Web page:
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Old 08-19-2010, 10:50 AM   #1
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Goodbye Iraq: Last US combat brigade heads home


From Yahoo News
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KHABARI CROSSING, Kuwait – A line of heavily armored American military vehicles, their headlights twinkling in the pre-dawn desert, lumbered past the barbed wire and metal gates marking the border between Iraq and Kuwait early Thursday and rolled into history.

For the troops of the 4th Stryker Brigade, 2nd Infantry Division, it was a moment of relief fraught with symbolism but lightened by the whoops and cheers of soldiers one step closer to going home. Seven years and five months after the U.S.-led invasion, the last American combat brigade was leaving Iraq, well ahead of President Barack Obama's Aug. 31 deadline for ending U.S. combat operations there.

___

EDITOR'S NOTE: The 4th Stryker Brigade, 2nd Infantry Division was officially designated the last combat brigade to leave Iraq under Obama's plan to end combat operations in Iraq by Aug. 31. Associated Press writer Rebecca Santana joined the troops on their final journey out of the country.

___

When 18-year-old Spc. Luke Dill first rolled into Iraq as part of the U.S. invasion, his Humvee was so vulnerable to bombs that the troops lined its floor with flak jackets.

Now 25 and a staff sergeant after two tours of duty, he rode out of Iraq this week in a Stryker, an eight-wheeled behemoth encrusted with armor and add-ons to ward off grenades and other projectiles.

"It's something I'm going to be proud of for the rest of my life — the fact that I came in on the initial push and now I'm leaving with the last of the combat units," he said.

He remembered three straight days of mortar attacks outside the city of Najaf in 2003, so noisy that after the firing ended, the silence kept him awake at night. He recalled the night skies over the northern city of Mosul being lit up by tracer bullets from almost every direction.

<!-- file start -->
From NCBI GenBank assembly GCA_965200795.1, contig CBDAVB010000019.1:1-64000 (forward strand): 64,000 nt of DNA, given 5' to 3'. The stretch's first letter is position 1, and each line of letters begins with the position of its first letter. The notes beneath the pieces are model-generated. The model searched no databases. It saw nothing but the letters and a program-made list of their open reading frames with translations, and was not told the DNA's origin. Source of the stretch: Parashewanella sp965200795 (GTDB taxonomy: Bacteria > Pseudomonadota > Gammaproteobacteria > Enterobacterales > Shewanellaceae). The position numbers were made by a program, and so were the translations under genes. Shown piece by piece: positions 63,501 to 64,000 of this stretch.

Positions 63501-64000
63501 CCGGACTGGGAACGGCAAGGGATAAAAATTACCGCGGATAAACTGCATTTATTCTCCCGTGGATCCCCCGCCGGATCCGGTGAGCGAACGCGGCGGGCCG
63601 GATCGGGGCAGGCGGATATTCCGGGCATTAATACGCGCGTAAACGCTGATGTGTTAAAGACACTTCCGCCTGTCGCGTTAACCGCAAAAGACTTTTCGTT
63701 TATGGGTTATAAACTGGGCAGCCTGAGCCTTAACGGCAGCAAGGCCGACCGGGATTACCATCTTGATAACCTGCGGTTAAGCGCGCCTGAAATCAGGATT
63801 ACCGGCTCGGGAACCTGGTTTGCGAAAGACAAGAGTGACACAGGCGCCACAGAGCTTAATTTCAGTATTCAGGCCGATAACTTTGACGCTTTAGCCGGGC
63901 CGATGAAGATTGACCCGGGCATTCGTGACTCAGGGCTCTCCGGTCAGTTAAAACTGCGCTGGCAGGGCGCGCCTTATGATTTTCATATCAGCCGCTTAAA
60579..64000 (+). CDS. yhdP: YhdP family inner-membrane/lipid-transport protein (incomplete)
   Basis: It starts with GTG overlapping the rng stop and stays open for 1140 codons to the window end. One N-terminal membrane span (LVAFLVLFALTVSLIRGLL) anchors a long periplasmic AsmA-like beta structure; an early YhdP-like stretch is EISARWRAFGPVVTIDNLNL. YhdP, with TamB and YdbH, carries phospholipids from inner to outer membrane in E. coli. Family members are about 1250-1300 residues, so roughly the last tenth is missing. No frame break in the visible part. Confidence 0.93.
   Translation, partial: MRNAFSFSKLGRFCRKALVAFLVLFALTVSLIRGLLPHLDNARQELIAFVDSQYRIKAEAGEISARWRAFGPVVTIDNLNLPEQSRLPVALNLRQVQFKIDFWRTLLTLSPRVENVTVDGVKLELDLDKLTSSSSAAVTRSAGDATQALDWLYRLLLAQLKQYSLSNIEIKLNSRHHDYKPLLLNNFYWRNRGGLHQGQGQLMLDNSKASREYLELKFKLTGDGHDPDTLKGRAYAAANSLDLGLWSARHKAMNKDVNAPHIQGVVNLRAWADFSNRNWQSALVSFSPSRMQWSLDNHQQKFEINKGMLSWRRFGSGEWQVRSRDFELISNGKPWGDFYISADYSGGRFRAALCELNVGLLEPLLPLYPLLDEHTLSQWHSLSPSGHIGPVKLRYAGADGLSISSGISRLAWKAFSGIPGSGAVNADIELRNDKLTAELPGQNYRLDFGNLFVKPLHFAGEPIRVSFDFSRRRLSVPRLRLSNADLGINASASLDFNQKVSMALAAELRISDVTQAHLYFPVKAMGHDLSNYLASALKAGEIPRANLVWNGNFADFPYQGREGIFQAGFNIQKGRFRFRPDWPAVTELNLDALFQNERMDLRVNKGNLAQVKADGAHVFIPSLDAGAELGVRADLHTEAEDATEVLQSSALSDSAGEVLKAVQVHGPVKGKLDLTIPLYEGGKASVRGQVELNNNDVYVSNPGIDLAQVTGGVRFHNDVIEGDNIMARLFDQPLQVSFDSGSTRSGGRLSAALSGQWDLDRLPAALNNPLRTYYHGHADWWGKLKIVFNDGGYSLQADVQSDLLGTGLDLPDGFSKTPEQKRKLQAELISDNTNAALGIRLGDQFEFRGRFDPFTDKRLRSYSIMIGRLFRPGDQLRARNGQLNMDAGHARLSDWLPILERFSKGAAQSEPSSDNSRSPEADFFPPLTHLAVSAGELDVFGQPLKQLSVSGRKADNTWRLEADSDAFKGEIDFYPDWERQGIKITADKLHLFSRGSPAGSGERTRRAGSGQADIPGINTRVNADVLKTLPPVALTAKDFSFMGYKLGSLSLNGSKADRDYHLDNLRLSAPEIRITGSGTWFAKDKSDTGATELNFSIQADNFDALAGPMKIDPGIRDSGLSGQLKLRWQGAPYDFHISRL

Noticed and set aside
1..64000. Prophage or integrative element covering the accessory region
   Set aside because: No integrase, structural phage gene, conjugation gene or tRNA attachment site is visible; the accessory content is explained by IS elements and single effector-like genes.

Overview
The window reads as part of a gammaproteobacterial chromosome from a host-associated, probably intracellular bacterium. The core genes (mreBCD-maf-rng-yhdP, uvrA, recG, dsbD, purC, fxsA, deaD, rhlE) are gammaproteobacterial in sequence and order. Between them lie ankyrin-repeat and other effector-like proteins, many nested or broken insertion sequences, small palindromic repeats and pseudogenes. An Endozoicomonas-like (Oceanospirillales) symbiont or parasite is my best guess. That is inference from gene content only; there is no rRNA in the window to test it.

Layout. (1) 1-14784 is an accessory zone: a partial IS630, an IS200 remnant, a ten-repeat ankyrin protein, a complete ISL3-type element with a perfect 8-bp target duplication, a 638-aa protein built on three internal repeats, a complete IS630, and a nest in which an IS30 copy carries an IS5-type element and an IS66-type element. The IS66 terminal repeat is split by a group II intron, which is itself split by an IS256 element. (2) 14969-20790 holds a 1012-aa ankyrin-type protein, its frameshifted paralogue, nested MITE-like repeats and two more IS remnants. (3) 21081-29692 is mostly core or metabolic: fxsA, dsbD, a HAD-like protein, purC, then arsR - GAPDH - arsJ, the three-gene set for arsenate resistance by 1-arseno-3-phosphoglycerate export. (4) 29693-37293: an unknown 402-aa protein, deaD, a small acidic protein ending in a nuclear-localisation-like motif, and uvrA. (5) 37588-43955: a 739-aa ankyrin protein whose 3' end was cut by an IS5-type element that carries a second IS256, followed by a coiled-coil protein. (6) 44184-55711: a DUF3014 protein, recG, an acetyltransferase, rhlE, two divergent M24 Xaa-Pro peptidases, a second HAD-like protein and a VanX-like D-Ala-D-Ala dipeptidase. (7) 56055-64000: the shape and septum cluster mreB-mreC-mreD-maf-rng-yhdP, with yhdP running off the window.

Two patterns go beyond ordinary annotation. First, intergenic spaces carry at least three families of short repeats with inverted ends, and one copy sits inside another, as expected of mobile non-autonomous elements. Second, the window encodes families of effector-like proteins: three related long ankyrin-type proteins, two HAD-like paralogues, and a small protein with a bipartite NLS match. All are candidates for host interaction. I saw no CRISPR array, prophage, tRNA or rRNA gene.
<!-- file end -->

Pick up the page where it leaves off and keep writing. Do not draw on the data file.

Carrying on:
AP/Maya Alleruzzo

Now, waiting for him back in Olympia, Wash., is the Harley-Davidson he purchased from one of the motorcycle company's dealerships at U.S. bases in Iraq — a vivid illustration of how embedded the American presence has become since the invasion of March 20, 2003.

That presence is far from over. Scatterings of troops still await departure, and some 50,000 will stay another year in what is designated as a noncombat role. They will carry weapons to defend themselves and accompany Iraqi troops on missions (but only if asked). Special forces will continue to help Iraqis hunt for terrorists.

So the U.S. death toll — at least 4,415 by Pentagon count as of Wednesday — may not yet be final.

The Stryker brigade, based in Joint Base Lewis-McChord in Washington state and named for the vehicle that delivers troops into and out of battle, has lost 34 troops in Iraq. It was at the forefront of many of the fiercest battles, including operations in eastern Baghdad and Diyala province, an epicenter of the insurgency, during "the surge" of 2007. It evacuated troops at the battle of Tarmiyah, an outpost where 28 out of 34 soldiers were wounded holding off insurgents.

The U.S. military kept a tight lid on security, restricting the media embedded with the U.S. troops from reporting on the brigade's movements until they were almost to the border.